Why be Jewish, why stay Jewish, why become Jewish, why connect with things Jewish? The new marketing is called micro-targeting – what are you already interested in, and I’ll find you something similar. People who bought this book also bought these other ones. In other words, your Jewish connection will be your own, as often or rarely as you use it, and however you use it. Let me share with you three reasons that are compelling to me, and they may be to you as well.

First: Jewish is as Jewish does. Judaism is a rich and varied and long tradition – everything from rational philosophy to animal sacrifice to mystical exploration, hereditary kings and priests giving way to rabbis and religious law, multiple languages sharing the same alphabet, artwork celebrated in one corner of the Jewish world while condemned in another. At times we are inspired by our legacy; at times we are alienated. There is something for everyone, every learning style, every intelligence, every aptitude and interest. This is the beauty of celebrating Judaism as a culture: no matter what you believe, there’s always something for you. We can even find a defense of our own challenges to tradition from within our tradition – the Jewish tradition of integrity, those Jews during Inquisition and Pogrom who would not say words they did not believe.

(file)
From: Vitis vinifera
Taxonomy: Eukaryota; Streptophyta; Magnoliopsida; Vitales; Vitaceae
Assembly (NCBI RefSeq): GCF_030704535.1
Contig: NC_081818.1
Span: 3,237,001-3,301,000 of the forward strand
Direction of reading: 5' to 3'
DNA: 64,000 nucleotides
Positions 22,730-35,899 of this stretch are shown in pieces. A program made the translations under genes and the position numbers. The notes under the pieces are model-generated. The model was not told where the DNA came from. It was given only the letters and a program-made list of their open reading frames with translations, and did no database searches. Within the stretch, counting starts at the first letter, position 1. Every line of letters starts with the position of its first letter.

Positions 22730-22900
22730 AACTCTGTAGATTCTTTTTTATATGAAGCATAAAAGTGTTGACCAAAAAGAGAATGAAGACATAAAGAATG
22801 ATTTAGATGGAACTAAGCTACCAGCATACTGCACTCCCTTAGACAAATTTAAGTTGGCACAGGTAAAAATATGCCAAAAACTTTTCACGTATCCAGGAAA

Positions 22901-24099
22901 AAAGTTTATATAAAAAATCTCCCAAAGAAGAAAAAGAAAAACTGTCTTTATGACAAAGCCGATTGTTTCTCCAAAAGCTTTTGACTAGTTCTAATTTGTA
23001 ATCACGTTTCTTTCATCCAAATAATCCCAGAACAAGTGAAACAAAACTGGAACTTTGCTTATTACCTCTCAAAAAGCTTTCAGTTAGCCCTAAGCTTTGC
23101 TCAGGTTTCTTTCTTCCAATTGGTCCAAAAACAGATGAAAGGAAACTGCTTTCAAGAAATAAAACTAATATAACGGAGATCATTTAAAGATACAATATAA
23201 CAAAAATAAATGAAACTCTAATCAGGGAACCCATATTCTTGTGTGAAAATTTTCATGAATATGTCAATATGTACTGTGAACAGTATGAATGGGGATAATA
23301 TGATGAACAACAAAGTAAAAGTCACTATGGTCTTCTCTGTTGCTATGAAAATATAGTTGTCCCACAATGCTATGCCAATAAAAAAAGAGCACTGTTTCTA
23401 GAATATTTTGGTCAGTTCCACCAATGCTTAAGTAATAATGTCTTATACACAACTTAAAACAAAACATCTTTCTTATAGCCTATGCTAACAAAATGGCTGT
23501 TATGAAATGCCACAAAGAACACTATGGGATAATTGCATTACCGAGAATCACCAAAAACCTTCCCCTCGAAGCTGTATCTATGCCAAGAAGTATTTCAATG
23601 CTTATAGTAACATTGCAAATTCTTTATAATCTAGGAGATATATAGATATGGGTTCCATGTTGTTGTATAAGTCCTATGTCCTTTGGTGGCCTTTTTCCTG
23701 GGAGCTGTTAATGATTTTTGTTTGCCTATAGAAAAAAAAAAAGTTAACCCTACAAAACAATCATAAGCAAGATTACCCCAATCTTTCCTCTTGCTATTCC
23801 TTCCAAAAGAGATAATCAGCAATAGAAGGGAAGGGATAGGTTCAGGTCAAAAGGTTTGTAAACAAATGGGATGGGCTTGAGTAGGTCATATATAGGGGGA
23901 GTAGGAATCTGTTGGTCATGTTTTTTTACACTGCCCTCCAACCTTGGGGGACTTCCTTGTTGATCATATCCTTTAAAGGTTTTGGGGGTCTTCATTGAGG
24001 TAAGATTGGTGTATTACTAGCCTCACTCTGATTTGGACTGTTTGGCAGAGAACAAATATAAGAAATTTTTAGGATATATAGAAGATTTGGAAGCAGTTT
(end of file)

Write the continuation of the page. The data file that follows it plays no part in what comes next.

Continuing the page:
Even Jewish martyrdom has its inspirations. In the YL Peretz story, “Three Gifts”, a soul ascends to heaven, but its deeds are found to be exactly in balance. It returns to find three gifts to tip the scale. The soul witnesses a man killed protecting a small bag of earth around his neck, but it was from the land of Israel to be buried with him; the soul picks up the bag. Then it sees a Jewish woman about to be dragged to hear death in a pogrom jab pins into her legs to make sure her dress will stay closed and her modesty preserved; the soul takes a bloody pin. Finally the soul witnesses a Jewish man being beaten by a gauntlet of clubs; when his yarmulke is struck off, he faces the choice of going back to get it and face more pain or to go on with his head uncovered. The man returns and is beaten to death, and the soul takes the bloody yarmulke. When these three gifts are presented to the heavenly tribunal, they exclaim, “These three gifts are absolutely beautiful. Totally worthless, but absolutely beautiful.” On one level, this martyrdom is a waste – they died for something that wasn’t true. At the same time, it shows courage and conviction and the strength of identity. “Totally worthless, but absolutely beautiful.” Jewish is as Jewish does.